Seaside holidays 11: entertainments
These colourful and comical postcards were created by artist Tom Browne between about 1905 and 1910. They give a real flavour of life at the Edwardian seaside.
In Folkestone there were lots of entertainments available on the seafront below the Leas.
There were donkey rides, Punch and Judy shows, a rollercoaster ride, and not forgetting a stroll along the Victoria Pier and the chance to buy an ice cream!
Tom Browne delighted in the comical things that could go wrong at the seaside. Here a Punch and Judy Show has been interrupted by a runaway donkey!
The Punch and Judy Professor (whose feet you can see under the tent) is about to get tipped over.
The audience of children are fleeing in panic. And the man with lots of different musical instruments (called a ‘One Man Band’) is looking particularly annoyed!
Henry Hayles, a former weightlifter, was a well-known Punch and Judy Professor in Folkestone.
He even performed in front of Queen Victoria and the Prince of Wales (who later became King Edward VII). He was assisted by his wife, who was a lion-tamer!
Brass bands were popular in Folkestone too, but the music they played depended on their audience.
More refined classical pieces were played up on the Leas. Down on the beach they often played catchy music hall tunes for the crowds of day trippers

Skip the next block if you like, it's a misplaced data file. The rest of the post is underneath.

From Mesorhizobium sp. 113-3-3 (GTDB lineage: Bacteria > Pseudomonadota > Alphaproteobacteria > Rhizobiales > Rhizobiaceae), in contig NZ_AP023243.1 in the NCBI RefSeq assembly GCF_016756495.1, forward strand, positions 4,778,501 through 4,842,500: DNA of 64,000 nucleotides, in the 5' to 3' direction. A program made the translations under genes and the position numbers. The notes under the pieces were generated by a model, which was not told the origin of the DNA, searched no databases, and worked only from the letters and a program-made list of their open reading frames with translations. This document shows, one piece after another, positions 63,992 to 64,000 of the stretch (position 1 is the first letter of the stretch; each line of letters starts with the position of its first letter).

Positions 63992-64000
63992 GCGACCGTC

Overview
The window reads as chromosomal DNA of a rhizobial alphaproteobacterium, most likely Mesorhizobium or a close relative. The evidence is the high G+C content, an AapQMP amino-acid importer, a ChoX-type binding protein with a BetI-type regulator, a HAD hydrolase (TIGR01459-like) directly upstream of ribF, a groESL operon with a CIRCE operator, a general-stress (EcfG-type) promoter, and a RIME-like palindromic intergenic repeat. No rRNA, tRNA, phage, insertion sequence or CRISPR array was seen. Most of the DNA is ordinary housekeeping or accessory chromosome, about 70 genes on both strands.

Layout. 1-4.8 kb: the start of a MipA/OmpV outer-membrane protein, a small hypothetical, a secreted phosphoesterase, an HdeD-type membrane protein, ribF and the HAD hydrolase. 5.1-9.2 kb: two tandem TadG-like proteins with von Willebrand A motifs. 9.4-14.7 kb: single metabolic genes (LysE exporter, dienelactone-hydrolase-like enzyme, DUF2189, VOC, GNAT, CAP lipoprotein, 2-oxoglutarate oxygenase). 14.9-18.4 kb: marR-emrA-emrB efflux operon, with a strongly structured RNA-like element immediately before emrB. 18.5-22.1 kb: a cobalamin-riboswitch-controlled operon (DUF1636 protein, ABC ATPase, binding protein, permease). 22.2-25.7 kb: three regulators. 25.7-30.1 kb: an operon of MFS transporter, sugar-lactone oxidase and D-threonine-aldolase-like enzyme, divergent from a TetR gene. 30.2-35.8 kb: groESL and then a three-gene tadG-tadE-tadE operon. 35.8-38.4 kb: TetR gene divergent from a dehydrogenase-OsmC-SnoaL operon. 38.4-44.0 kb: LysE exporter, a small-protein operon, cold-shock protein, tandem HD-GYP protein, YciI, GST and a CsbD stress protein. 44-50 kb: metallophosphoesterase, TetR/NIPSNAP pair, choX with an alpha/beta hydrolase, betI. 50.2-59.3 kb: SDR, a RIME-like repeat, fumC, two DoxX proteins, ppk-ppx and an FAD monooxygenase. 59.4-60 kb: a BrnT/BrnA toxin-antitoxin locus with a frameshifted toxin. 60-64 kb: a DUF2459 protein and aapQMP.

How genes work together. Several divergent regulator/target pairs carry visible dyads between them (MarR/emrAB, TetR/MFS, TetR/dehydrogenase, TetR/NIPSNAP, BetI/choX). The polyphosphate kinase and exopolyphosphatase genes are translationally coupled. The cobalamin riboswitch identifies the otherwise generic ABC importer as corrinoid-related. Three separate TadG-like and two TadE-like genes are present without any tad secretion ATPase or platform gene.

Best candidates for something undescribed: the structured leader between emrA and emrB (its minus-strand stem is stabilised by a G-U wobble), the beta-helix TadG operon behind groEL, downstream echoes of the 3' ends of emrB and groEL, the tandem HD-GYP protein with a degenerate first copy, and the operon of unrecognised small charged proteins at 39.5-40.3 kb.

One of the most popular Edwardian tunes was Oh I do like to be beside the Seaside which is still sung today.
This is a 'penny lick' glass. In the days before edible cones or cornets, ice cream was served in small glass cups.
These were filled with a pennyworth of ice cream and became known as ‘penny licks.’
When you finished licking your ice cream, you returned the glass. It was (hopefully...) rinsed out for the next customer.
The thick glass made it look like you had more ice cream than you did. This meant there were lots of dissatisfied customers!
It was also unhygienic, as some sellers didn’t wash the glasses between customers. Penny licks were blamed for spreading disease. Because of this, in some places they were banned.
They were replaced by the ice cream cone, which came to the UK from America in the early 20th century.